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Uncle Ben
01-17-2008, 02:44 PM
Soooooooo...since I was playing hookie during Groucho's first class I now seek on-line education. :rolleyes:

Right now when I key up on lets say 145.145 (tone set at 107.2), the transmit frequency jumps to 144.545. Does this mean I'm running Duplex? If that is true then if I wanted to stay Simplex is it just a matter of disabling the freq shift?

:confused: :zilla:

Shark Bait
01-17-2008, 02:58 PM
It has to be that way for the repeater to work. You will be simplex when not tuned to a repeater frequency. 146.520 is a standard simplex frequency. I actually raised someone on that frequency on my way down to Ouray this past summer. He was quite surprised. I don't think we were even 10 miles apart.

Romer
01-17-2008, 03:01 PM
Thats still not called Duplex is it Chris?

Uncle Ben
01-17-2008, 03:05 PM
It has to be that way for the repeater to work. You will be simplex when not tuned to a repeater frequency. 146.520 is a standard simplex frequency. I actually raised someone on that frequency on my way down to Ouray this past summer. He was quite surprised. I don't think we were even 10 miles apart.

Ahhh....I'm beginning to understand....that has had me :confused: for a while. Back to my question.....if I turn off my freq shift technically I can be simplex on 145.145 without hitting the repeater...correct?

Uncle Ben
01-17-2008, 03:07 PM
Thats still not called Duplex is it Chris?

according to what I understand....:rolleyes:.....if you transmit on a differant freq than you recieve that IS duplex..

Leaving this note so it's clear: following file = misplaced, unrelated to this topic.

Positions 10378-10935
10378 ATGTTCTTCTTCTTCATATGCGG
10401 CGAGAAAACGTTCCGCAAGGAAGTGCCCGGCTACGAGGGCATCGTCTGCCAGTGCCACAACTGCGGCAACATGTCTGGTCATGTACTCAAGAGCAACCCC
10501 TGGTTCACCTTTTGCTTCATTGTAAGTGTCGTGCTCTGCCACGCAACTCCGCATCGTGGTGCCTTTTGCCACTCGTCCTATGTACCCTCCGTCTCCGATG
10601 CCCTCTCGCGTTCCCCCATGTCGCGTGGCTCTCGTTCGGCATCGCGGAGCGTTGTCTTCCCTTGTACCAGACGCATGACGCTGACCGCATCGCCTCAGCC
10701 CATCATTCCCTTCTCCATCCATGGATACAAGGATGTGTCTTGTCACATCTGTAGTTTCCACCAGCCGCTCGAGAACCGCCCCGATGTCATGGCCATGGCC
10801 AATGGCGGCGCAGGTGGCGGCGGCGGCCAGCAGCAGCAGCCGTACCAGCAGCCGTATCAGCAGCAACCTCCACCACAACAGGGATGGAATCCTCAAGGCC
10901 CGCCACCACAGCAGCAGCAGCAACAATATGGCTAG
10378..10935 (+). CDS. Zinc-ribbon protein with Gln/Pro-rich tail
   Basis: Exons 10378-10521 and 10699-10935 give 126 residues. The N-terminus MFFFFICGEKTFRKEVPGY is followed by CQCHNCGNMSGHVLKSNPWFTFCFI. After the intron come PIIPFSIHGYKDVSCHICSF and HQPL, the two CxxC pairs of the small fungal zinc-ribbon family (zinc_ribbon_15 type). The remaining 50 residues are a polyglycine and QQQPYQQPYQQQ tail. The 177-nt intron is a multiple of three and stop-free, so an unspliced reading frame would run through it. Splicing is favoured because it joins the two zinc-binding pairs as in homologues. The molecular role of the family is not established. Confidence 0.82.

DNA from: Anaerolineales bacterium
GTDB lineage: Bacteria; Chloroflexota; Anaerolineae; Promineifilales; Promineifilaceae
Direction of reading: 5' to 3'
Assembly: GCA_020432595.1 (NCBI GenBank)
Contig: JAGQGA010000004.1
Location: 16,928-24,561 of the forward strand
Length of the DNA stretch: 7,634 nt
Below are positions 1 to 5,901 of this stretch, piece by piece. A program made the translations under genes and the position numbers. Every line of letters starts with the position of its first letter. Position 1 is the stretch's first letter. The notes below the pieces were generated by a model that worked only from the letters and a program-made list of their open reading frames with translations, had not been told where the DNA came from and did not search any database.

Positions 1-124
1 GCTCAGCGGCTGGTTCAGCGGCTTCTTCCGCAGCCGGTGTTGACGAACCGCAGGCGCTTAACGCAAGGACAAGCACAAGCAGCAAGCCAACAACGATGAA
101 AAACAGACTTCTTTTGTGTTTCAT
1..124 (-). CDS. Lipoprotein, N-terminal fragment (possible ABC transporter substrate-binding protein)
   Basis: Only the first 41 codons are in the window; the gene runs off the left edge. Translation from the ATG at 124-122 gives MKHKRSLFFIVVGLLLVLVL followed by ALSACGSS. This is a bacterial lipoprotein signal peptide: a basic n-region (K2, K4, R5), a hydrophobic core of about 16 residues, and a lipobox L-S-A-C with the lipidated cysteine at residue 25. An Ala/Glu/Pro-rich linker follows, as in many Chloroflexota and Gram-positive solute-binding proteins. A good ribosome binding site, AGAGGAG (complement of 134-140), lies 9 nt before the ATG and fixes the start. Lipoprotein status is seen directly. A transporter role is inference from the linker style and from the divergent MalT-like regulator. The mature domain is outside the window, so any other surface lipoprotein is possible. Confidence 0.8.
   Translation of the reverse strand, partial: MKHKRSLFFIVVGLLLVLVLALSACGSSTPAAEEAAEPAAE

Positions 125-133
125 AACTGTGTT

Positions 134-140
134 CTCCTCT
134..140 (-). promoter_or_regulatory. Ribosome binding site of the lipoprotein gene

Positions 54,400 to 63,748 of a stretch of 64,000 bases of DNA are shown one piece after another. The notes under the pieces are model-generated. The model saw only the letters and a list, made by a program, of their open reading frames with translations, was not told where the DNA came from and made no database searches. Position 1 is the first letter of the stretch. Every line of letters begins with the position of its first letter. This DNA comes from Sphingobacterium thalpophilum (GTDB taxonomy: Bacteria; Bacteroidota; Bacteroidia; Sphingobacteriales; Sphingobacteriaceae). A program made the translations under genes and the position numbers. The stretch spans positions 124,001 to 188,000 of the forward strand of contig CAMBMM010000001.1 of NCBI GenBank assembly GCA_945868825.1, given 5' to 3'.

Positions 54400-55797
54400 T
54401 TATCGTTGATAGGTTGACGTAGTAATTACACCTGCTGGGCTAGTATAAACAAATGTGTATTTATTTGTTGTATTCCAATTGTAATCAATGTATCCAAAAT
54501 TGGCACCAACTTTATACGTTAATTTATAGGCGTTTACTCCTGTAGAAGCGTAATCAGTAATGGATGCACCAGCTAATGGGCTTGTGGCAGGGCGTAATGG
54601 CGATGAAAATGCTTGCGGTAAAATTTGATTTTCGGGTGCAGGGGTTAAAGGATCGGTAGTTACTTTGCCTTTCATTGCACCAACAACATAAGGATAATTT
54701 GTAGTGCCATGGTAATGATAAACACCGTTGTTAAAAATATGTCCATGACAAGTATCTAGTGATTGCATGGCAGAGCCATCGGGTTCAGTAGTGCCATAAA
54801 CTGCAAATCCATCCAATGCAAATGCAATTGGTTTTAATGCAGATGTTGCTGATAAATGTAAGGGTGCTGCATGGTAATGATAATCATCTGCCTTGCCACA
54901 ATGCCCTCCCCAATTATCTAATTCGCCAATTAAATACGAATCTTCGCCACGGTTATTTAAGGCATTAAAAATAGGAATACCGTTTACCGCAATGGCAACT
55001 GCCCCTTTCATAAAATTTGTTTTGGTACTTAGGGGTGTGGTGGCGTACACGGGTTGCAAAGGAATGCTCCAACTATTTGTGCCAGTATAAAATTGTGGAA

Shark Bait
01-17-2008, 03:17 PM
Ahhh....I'm beginning to understand....that has had me :confused: for a while. Back to my question.....if I turn off my freq shift technically I can be simplex on 145.145 without hitting the repeater...correct?

No. I believe 145.145 is the output frequency. I'm not sure if the frequency shift (of 600 kHz for 2m according to my book) occurs automatically from the radio when you press the talk button, if you've entered the PL tone for that frequency.
according to what I understand....:rolleyes:.....if you transmit on a differant freq than you recieve that IS duplex..

In reading my book, I guess it is considered Duplex.

Uncle Ben
01-17-2008, 03:18 PM
BTW I am just using 145.145 as an example as I know it would be socially unacceptable to congest a repeater freq like that....

Hulk
01-17-2008, 03:39 PM
I think some of the band is designated for repeaters and other parts for simplex. So you wouldn't try to run simplex on 145.145, even if there wasn't a repeater set up in your area. IIRC, this varies by state depending on the local band plan.

Hulk
01-17-2008, 03:40 PM
BTW I am just using 145.145 as an example as I know it would be socially unacceptable to congest a repeater freq like that....

It wouldn't interfere with the repeater operation unless you were broadcasting the tone anyway.

Uncle Ben
01-17-2008, 03:50 PM
It wouldn't interfere with the repeater operation unless you were broadcasting the tone anyway.

Ahhhhhh....there's another piece of the pie! Thanks!

DaveInDenver
01-17-2008, 03:52 PM
No, it's sort of duplex (called half duplex). Duplex means that the channel is two directional at the same time. Like your telephone, you both can talk and hear at the same time. With a repeater, you have an input frequency and a retransmitted frequency. But when you key the mic, you can't hear anyone else on the repeater. So you are picking between one or the other half of the duplex channel. If you have a dual VFO radio, then you could tune both sides to the repeater output (say 145.145) and when you transmit on one side, the other would still listen. This causes feedback, though, if you have the volume up. But if you wore headphones, then you could hear your transmission and would be in full duplex with the repeater (not with everyone else using the repeater, though). The whole system, input freq., output freq. and all the gear comprises a duplex repeater. But each user station is only a half duplex since it must chose to either TX or RX and can't do both at the same time (with the exception of the two tuner radio example).